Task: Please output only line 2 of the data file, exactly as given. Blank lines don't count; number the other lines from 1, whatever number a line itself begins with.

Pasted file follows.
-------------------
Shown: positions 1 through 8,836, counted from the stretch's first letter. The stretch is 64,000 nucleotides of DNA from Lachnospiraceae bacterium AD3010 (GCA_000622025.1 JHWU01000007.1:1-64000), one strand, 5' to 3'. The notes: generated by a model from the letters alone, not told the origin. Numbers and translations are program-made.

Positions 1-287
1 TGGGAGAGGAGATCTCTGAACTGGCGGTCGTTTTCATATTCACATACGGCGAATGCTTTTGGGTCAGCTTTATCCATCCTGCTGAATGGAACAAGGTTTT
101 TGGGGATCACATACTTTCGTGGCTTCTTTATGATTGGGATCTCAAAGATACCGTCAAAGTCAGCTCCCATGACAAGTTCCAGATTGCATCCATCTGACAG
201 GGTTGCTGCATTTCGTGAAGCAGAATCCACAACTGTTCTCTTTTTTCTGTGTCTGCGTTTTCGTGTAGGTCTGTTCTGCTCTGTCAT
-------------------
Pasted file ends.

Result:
Positions 1-287